Parental control measures

Last, but certainly not least, there are a slew of technologies available to help you monitor your child’s usage. Many devices have parental control measures built-in. For example, if you are setting up a computer for your child, you can create a user with a password-protected admin control to allow you to set restrictions on your children’s usage. You can set the computer to shut off at, say, 10 p.m.

You can also set usage limits that control how long a kid can use a device (one hour, two hours, etc.), and set filters on incoming and outgoing chats, approve “buddies” for online chat services, as well as what websites are viewable. For a child just starting out on the Internet, we recommend setting the Internet restrictions to the maximum. While this is very restrictive, it will ensure that any questionable content is restricted (kids can send the “admin” an email to request access to a blocked site). You can also manually type in sites you would like to restrict, and conversely, “whitelist” allowed sites. This is a little laborious, which is where some of the more comprehensive parental control software can be helpful.

There are many software suites available, and most of them do an adequate job. ContentProtect, SpyAgent, WebWatcher, IamBigBrother, Cybersitter, eBlaster, SafeEyes, Net Nanny, CyberPatrol, and Norton Internet Security are popular choices that offer varying levels of support.

You can also take control to the search level. For example, Google has a robust suite of safety tools, including a YouTube Safety Mode that filters out age-inappropriate content. This is a boon for parents who like to share funny YouTube videos with their kids, but are worried they might stumble upon undesirable content. Click on the link at the bottom of any video page to select Safety Mode and lock it for that browser with your YouTube password. YahooKids.com is a also a great search engine for kids that only allows kid-friendly search results.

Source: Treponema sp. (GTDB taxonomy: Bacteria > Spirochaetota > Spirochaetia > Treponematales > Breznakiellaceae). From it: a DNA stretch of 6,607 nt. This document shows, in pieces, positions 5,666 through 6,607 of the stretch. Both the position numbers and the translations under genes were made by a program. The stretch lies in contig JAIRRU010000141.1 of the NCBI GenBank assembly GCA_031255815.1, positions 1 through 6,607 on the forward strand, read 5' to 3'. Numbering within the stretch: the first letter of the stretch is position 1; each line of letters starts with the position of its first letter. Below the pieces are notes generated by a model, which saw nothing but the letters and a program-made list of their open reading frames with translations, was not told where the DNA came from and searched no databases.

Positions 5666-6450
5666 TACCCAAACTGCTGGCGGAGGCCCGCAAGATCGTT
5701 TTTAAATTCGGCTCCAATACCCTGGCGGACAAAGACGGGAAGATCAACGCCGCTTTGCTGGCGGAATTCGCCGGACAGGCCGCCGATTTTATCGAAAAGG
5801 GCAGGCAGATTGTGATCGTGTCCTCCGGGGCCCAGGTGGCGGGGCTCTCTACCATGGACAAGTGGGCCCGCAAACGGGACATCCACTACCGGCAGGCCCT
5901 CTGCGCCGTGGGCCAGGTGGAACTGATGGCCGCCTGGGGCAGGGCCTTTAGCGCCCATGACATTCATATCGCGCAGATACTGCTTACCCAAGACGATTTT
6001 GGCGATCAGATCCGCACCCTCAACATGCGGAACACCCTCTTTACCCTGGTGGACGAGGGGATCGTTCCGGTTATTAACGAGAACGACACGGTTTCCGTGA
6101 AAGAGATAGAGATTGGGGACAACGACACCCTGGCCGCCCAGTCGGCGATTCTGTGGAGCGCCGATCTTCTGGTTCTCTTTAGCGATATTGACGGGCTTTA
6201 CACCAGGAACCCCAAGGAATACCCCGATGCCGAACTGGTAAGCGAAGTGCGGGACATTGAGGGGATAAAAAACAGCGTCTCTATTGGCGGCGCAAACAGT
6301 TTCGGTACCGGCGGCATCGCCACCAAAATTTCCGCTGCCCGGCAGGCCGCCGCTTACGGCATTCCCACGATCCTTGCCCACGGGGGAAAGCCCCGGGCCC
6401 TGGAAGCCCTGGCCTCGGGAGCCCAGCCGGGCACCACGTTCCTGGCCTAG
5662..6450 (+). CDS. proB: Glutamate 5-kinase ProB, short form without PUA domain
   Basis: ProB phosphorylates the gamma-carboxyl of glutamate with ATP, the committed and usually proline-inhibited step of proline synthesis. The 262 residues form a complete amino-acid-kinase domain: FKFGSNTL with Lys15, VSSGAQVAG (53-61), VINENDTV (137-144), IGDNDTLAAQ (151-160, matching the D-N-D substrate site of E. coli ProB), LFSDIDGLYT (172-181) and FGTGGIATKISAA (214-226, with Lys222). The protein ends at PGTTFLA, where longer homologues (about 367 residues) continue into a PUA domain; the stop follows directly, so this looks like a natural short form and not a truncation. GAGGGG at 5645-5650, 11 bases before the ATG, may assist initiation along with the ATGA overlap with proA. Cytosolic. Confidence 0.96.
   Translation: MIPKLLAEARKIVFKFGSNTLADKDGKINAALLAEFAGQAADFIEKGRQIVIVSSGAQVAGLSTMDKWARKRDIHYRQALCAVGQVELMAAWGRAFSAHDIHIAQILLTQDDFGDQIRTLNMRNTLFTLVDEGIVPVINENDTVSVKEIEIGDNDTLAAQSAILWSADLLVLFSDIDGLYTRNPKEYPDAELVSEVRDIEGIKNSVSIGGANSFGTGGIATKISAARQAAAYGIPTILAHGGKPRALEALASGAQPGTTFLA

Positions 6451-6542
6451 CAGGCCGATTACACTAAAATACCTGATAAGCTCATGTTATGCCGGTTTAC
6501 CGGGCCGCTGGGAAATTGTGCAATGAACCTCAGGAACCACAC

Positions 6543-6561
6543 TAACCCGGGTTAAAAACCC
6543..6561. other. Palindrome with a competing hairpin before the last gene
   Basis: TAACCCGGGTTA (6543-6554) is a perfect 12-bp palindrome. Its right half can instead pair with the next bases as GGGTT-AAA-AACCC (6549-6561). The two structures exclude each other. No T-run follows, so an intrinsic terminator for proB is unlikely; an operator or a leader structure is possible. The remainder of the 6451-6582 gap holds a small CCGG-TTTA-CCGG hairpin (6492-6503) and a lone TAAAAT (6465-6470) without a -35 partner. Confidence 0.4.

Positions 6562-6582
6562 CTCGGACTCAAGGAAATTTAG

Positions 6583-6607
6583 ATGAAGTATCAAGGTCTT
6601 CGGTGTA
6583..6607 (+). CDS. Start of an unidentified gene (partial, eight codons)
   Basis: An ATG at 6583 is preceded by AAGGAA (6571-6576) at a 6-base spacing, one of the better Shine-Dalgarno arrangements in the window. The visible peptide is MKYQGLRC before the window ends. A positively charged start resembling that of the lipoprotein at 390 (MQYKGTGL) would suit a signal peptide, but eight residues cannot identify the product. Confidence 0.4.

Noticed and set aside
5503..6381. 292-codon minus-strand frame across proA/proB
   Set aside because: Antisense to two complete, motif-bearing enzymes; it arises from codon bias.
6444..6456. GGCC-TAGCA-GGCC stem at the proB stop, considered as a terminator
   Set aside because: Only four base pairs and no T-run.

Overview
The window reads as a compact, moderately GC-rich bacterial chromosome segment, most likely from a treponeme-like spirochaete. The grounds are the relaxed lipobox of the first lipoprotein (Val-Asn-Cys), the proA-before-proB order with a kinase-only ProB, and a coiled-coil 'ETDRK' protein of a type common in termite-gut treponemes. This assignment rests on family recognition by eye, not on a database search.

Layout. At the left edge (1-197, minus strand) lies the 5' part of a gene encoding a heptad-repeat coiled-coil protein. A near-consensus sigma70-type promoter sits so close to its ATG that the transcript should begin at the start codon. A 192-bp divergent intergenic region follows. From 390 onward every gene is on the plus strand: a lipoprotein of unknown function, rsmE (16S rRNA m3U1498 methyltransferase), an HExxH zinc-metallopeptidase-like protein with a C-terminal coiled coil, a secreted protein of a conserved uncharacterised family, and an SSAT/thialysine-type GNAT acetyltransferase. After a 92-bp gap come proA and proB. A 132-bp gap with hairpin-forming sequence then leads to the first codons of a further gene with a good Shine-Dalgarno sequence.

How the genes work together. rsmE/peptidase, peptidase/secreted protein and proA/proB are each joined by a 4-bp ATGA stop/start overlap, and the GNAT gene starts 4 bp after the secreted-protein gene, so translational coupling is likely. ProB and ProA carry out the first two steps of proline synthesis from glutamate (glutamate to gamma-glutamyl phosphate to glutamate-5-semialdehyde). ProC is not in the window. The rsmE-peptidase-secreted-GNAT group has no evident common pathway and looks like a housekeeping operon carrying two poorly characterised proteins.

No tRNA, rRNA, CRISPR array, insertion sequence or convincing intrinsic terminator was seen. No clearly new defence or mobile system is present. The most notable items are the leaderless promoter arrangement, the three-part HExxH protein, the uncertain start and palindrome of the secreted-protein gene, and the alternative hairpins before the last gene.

Mobile Internet safety: There are apps for that

We all know that having a mobile kid means mobile media via the smartphone. Again, you can control content at the search engine level, using tools like Google’s SafeSearch which is accessible on any mobile device. Just choose settings located at the bottom of the screen and you’ll see the option to select Strict, Moderate or to turn SafeSearch off completely.

internet safety apps

Like everything else under the sun, there is an app for mobile Internet safety, which will help parents rest at ease when their child is away. We like McAfee Family Protection — it’s a little expensive at $20, but it’s quite robust. It even allows you to remotely disable browsing if you so desire. We also like the Child Safety Online App, which is more of an educational tool for parents that offers helpful tips, such as “Tips to Avoid Sexual Predators,” Social Networking guidelines, and more.

Keep up with Internet trends

The best way to understand what your child is doing on the Web is to get a better understanding of what these apps and services really mean. As they age, it’s inevitable that your child will find himself or herself on social networks which will expose them to strangers, apps, links, and more. This doesn’t necessarily mean you have to friend your kid on Facebook or Twitter, but it’s important to know how these social networks work so you understand the privacy settings and information apps access when your kid installs something. Recognize what spam looks like so you can keep an eye out on your child’s social media activity. If you find that your child has been uploading odd pictures, Liking inappropriate things, tweeting links to sites you previously said was off-limits, or friending strangers, it’s time to sit down and have another talk on how to be safe on the Web.

No magic bullets

The bottom line is that you should start educating your child early on Internet safety and take a multipronged attack to keeping your child safe. A combination of vigilance, education, rules, consequences, parental controls, and mobile-safety applications will all help to protect your little ones, but nothing is better than communicating with your children to let them know the purpose of all these extra measures.